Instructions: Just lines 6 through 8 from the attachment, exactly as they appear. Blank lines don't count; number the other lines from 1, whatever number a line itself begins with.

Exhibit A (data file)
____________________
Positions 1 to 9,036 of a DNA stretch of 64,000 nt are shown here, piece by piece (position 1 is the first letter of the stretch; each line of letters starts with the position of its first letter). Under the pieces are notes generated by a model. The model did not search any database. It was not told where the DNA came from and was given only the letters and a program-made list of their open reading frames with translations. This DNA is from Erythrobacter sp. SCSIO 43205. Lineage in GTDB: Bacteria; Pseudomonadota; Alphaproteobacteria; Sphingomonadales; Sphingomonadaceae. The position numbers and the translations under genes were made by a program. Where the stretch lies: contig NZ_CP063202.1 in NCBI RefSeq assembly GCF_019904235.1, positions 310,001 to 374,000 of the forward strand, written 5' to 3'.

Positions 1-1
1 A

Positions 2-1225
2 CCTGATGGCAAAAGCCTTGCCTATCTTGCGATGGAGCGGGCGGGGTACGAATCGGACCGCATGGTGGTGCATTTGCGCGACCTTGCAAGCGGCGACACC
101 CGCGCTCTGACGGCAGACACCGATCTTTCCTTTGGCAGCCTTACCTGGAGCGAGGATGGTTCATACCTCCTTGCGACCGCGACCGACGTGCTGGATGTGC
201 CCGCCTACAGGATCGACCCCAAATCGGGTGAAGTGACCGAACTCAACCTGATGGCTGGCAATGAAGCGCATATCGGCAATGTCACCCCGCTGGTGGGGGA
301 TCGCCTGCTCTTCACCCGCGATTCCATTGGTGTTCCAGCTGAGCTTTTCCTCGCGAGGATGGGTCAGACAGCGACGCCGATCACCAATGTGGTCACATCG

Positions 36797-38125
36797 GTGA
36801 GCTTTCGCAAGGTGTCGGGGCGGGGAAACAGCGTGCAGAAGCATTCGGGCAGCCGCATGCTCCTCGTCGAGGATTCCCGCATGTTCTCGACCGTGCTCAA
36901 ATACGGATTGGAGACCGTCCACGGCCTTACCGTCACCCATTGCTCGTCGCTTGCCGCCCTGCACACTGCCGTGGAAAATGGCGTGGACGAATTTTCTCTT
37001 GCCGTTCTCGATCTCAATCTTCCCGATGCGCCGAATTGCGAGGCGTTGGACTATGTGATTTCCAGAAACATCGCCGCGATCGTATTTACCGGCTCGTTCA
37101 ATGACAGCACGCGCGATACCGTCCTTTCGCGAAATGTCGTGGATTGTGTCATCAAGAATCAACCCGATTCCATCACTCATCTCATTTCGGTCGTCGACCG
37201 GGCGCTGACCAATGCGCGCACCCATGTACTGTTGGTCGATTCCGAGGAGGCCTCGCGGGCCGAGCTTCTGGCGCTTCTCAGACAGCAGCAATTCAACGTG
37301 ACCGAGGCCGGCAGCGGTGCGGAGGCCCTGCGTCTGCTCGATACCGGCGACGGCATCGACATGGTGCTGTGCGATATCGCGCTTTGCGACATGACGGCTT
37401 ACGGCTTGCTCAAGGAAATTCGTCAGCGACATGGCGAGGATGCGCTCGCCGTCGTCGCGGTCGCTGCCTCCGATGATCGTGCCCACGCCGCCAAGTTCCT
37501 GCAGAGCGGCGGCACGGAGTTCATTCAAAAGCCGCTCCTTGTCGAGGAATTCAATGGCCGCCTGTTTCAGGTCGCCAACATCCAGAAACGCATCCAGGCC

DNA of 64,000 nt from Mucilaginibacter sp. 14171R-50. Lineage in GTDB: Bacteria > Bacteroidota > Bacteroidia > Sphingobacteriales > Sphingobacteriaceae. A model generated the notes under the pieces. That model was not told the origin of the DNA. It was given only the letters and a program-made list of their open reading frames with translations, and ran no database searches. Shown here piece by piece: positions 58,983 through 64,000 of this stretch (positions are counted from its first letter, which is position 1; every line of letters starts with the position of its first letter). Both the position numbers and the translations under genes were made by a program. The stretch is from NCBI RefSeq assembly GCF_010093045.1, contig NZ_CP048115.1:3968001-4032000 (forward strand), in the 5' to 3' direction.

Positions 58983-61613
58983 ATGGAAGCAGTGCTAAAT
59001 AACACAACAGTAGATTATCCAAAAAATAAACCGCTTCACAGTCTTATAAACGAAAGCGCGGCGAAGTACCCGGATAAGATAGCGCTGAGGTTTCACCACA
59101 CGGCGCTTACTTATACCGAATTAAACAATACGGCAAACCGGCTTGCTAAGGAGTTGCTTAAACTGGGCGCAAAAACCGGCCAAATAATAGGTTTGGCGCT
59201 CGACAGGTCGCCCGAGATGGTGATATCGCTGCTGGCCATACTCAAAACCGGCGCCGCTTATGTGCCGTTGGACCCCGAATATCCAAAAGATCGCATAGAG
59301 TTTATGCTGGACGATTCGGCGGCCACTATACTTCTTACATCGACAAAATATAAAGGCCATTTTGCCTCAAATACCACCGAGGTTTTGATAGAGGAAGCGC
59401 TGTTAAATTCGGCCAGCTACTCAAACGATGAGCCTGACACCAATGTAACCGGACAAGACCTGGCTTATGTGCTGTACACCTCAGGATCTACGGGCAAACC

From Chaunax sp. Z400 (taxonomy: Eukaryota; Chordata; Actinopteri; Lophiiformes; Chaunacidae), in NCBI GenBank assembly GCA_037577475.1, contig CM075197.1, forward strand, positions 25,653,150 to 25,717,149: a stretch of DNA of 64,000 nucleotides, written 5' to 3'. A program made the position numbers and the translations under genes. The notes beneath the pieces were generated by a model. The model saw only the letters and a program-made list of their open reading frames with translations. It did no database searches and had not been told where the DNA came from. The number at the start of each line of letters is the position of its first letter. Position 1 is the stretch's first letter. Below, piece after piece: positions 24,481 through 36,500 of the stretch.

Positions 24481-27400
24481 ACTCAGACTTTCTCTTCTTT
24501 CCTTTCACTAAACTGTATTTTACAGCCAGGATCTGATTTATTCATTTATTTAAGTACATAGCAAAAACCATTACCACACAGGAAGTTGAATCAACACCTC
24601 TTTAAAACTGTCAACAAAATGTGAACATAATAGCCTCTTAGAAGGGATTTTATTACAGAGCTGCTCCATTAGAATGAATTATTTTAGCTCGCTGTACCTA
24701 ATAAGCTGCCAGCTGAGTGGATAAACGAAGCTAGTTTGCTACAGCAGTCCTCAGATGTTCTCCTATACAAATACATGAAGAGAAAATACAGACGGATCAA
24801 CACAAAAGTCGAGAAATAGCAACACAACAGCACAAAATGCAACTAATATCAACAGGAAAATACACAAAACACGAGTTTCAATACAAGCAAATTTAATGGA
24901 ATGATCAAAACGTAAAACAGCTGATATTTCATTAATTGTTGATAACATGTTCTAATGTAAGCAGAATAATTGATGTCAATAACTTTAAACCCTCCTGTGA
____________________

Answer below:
101 CGCGCTCTGACGGCAGACACCGATCTTTCCTTTGGCAGCCTTACCTGGAGCGAGGATGGTTCATACCTCCTTGCGACCGCGACCGACGTGCTGGATGTGC
201 CCGCCTACAGGATCGACCCCAAATCGGGTGAAGTGACCGAACTCAACCTGATGGCTGGCAATGAAGCGCATATCGGCAATGTCACCCCGCTGGTGGGGGA
301 TCGCCTGCTCTTCACCCGCGATTCCATTGGTGTTCCAGCTGAGCTTTTCCTCGCGAGGATGGGTCAGACAGCGACGCCGATCACCAATGTGGTCACATCG